With , fans were surprised to discover that it wouldn’t be the Ghost Rider we are used to seeing. , we will be seeing the most recent incarnation:
The New Ghost Rider’s Origin
Robbie Reyes is a Mexican-American who street races in his classic black Dodge Charger to earn money for his disabled brother to get off the gang-ridden streets of East Los Angeles. It is a different type of character than we are used to seeing from anything in the Marvel Cinematic Universe — and especially on Agents of S.H.I.E.L.D.
AOS has dealt with many forms of supernatural and alien encounters, but never has the subject of actual Hell been fleshed out in the show. Ghost Rider is a character that — no matter which incarnation — is always going to be linked with Hell in some way. The original Ghost Rider Johnny Blaze even made a deal with the “devil” — who actually turned out to be Mephisto — and sold his soul to save his friend’s life.
Robbie Reyes’ character is not exactly the same as Blaze or any of his Ghost Rider alumni. Reyes’ powers are derived from the death of a man named Eli Morrow whose spirit takes control of Robbie and grants him multiple powers of former Ghost Riders as well as giving his car the same treatment as the traditional Ghost Rider motorcycle.
Eli Morrow was killed by gang members and is out for revenge and wants to use Robbie as a way of doing so. Eli agrees to help Robbie cleanse his neighborhood of gangs if Robbie allows Eli to get revenge on his attackers.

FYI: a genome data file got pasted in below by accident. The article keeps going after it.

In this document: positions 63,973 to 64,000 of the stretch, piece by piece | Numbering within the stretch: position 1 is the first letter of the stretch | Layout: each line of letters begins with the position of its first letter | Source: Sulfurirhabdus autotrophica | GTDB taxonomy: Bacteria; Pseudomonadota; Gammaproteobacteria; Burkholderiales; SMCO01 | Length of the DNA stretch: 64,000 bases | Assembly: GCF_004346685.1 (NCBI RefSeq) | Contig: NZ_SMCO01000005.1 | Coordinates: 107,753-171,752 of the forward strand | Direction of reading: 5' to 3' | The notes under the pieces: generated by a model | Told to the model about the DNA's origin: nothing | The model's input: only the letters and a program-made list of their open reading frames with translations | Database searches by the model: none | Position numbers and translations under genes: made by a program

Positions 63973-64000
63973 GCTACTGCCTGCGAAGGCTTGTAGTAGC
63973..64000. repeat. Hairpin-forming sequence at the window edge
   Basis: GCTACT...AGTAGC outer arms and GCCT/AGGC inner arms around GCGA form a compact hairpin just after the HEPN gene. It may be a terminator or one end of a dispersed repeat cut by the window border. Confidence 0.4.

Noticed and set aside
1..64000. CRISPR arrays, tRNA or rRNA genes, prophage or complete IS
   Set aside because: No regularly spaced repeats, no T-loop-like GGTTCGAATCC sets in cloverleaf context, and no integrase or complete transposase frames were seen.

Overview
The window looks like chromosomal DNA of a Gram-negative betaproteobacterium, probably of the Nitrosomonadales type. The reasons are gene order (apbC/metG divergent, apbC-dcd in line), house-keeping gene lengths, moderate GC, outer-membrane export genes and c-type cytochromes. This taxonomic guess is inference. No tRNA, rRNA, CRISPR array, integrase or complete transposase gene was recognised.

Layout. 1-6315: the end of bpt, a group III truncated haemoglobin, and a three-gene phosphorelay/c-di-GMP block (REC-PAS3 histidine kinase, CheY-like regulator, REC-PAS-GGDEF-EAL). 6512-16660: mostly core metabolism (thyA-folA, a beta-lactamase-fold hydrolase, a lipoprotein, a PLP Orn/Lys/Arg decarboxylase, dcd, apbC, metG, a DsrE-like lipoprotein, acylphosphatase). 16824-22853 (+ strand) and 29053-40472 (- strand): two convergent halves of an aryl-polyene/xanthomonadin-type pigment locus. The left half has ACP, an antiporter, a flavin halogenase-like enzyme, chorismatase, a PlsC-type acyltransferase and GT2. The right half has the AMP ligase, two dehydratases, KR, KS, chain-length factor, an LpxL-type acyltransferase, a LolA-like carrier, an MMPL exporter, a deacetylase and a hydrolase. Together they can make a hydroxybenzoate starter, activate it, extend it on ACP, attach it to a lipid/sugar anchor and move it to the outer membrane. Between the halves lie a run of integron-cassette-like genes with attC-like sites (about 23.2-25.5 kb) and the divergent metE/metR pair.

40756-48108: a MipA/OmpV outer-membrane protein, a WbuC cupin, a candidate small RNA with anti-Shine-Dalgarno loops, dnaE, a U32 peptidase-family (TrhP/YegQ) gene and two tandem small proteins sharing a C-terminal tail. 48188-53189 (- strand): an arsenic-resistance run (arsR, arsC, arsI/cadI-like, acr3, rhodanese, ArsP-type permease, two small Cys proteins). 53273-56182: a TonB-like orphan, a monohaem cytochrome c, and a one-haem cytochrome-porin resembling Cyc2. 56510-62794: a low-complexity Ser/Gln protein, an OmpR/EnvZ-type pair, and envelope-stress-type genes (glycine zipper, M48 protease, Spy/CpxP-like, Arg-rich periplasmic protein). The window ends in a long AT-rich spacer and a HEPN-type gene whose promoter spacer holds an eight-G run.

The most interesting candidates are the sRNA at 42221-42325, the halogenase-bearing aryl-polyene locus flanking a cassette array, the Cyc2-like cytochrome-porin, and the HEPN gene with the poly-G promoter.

It is later revealed that Eli was Robbie’s estranged uncle, a Satanic serial killer who kidnapped and murdered at least 37 people in rituals before being fatally shot by police in 1999. In this turn of events Robbie and Eli fight for control over the Ghost Rider and eventually they both agree to let Robbie control the body and will only kill if the person has an evil soul.
How Ghost Rider Could Impact Agents Of SHIELD
Before we talk about how Robbie Reyes inclusion in the show could shake up things’ we first need to think about what exactly a Ghost Rider could mean for the show in general. AOS has been largely about tackling the interstellar portion of the MCU. They have never gone anywhere near a storyline that involves Hell or satanic rituals.
It is hard to really figure out what this season is going to revolve around, but thankfully we have recently been given an official Season 4 synopsis. The agents of S.H.E.I.L.D. will be tracking down more Inhumans like Daisy (Quake), and Robbie Reyes will cross their paths at some point in the season:
Robbie Reyes (Gabriel Luna) will roar into the lives of Agent Coulson and the team as a junkyard mechanic who can turn on a dime into the terrifying Ghost Rider. Will Robbie be a friend or foe to S.H.I.E.L.D. – as well as the world, itself? Meanwhile, Fitz discovers that socially awkward genius and friend Dr. Radcliffe (John Hannah) has started putting the finishing touches on a new, secret invention.